Part two is devoted to Johann Georg Hamann, who has been regarded by somescholars as the author of principles 1 and 2. Again, a short biographicalsketch (Chapter 8) presents his life and thought. Then, a second text focuseson Hamann’s ideas on the philosophy of language (Chapter 9). Forster clearlyshows that principles 1 and 2 were formulated by Herder a few years beforeHamann, so that one can conclude the influence was from Herder to Hamann, andnot the contrary. Forster further argues for Herder’s superiority to the moreradical, but also superficial, Hamann.

Part three deals with Friedrich Daniel Schleiermacher, the founding father ofhermeneutics and translation studies. It is divided into three essays: ageneral presentation of Schleiermacher’s life and thought (Chapter 10), adiscussion of his hermeneutics, and finally, a comparison between his theoryof translation and Herder’s. “Schleiermacher’s Hermeneutics: Some Problems andSolutions” (Chapter 11) shows that Schleiermacher mainly systematized anddeveloped ideas first formulated by Herder. Moreover, when both are at odds,it appears that Schleiermacher’s theories are more radical, but also lesstenable. Most significantly, Schleiermacher (and Hamann before him) tends tocompletely identify thought with language, whereas Herder only advocates for arelation of dependence. On the contrary, “Herder, Schleiermacher and the Birthof Foreignizing Translation” (Chapter 11) suggests that Schleiermacher’stheory of translation, although massively indebted to Herder’s, also presentssome decisive “refinements” (p. 436). Schleiermacher has thought moreseriously than Herder about the methodological requirements of his theory. Healso noticed that his method of translation, to be wholly consistent, wouldhave to be at least partly extended to grammar (morphosyntax). Finally, healso expressed doubts about the possibility of accomplishing such a task andproposed to see this method as an ideal rather than as a rule to be compliedwith.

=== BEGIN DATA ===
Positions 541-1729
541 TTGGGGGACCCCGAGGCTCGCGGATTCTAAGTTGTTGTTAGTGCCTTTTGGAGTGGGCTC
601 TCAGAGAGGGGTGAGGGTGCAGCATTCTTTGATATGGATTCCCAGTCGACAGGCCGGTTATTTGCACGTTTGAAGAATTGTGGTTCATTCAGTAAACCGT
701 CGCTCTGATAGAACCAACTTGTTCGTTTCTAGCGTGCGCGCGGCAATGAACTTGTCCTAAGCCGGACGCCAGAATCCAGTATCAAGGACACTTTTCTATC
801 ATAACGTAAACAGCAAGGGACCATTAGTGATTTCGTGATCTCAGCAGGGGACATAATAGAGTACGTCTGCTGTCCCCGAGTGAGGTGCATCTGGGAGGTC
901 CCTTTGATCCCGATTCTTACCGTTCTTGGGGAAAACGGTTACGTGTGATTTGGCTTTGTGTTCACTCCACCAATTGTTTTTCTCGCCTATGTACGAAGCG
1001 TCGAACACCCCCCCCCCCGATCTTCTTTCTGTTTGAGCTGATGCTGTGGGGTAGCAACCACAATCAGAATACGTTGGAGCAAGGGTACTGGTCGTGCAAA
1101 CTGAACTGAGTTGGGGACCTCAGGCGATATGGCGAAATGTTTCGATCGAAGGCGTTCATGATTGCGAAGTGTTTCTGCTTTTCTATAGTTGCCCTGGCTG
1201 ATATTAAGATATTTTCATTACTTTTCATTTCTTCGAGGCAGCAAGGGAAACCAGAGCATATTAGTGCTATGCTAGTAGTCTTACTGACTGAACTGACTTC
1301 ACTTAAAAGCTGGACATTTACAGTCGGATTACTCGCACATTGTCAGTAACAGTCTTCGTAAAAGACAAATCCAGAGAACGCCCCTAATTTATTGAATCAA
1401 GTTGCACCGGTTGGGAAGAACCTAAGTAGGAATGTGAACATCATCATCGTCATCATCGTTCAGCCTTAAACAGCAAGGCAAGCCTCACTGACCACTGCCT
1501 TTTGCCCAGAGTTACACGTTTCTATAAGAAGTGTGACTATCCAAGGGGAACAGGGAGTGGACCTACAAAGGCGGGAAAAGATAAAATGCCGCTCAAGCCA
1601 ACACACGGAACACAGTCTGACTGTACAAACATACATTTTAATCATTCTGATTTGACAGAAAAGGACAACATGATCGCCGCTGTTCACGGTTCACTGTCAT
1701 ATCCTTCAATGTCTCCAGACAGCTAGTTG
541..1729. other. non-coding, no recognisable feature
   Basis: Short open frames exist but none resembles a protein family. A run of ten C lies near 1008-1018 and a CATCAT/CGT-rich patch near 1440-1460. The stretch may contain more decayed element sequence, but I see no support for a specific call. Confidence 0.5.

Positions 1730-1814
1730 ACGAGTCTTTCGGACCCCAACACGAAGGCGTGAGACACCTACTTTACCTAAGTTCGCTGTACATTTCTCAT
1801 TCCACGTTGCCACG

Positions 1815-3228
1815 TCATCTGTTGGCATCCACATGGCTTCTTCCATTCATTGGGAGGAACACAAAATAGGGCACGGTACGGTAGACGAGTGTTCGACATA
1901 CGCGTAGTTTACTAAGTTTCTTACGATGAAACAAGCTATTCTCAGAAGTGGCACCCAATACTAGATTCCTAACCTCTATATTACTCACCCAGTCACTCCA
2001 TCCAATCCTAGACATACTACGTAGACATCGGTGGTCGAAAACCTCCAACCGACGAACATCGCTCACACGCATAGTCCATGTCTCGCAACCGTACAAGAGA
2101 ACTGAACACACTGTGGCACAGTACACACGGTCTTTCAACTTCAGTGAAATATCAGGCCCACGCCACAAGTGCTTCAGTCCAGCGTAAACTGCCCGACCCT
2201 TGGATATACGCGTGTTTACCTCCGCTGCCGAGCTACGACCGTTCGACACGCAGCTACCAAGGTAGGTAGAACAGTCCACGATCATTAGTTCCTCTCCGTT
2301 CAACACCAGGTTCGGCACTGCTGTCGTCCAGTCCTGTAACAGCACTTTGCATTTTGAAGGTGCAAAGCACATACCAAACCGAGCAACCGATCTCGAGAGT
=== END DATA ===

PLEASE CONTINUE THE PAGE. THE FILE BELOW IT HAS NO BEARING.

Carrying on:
I will proceed in three steps: first, I discuss Forster’s historiographicalclaims insofar as they are relevant for the history of the philosophy oflanguage; second, I show why Herder’s theory of meaning cannot be assimilatedto a pragmatic stance in the sense defended by Forster; and third, I point outdamageable inconsistencies within Herder’s theory of translation.

Forster often insists that Herder is hardly studied in the Anglophone world.Indeed, even in countries where Herder is part of the standard curriculum, thestudy of his oeuvre scarcely goes beyond “This Too a Philosophy of History”(1774) and (in the best cases) the “Treatise on the Origin of Language”(1772). Yet, as Forster convincingly shows, the 1772 essay has beenoverestimated in comparison to Herder’s other works on language, which containmuch more original insights. In this respect, there is no doubt that “AfterHerder” will change the general view on Herder. Standard interpretationsfocusing upon Herder’s anthropology or his philosophy of history have tendedto underline his deep religious background (Herder was a Lutheran priest) andto read his philosophy as a naturalized theology or theodicy. Forster quicklydismisses religious interpretations and centers his analysis on the questionof social anthropology linked with the philosophy of language. This is a verystimulating attempt, yet Forster's detailed affirmations might sometimes gotoo far.

For instance, principle 2 is not supported by any decisive quotation. Thepassages presented by Forster as textual evidence are indeed incompatible withPlatonism, or the thesis that words could have a referent by themselves. Butthey can also be read as a commitment to a very strong variant of nominalism,thus making Herder a companion to British empiricism. Even the revolutionarydimension of principle 1 is disputable: Forster acknowledges the existence ofa “counter-paradigm” (p. 59) to classical dualism, but the names he quotes(e.g. Leibniz, Wolff, even Condillac) are precisely those of dominatingfigures of the intellectual mainstream of that time. Forster brilliantly showswhy Herder’s philosophy of language is so fascinating, but not why it wasindeed revolutionary at the time. So, we might prefer to follow Cassirer’s(1932) old interpretation, in which the age of Enlightenment is seen as an ageof analytic thought (an age dominated by what we would now call “splitters”).Herder, albeit massively indebted to Enlightenment, broke with this traditionregarding methodological issues, since he strongly favored syntheticapproaches (i.e. “lumping”).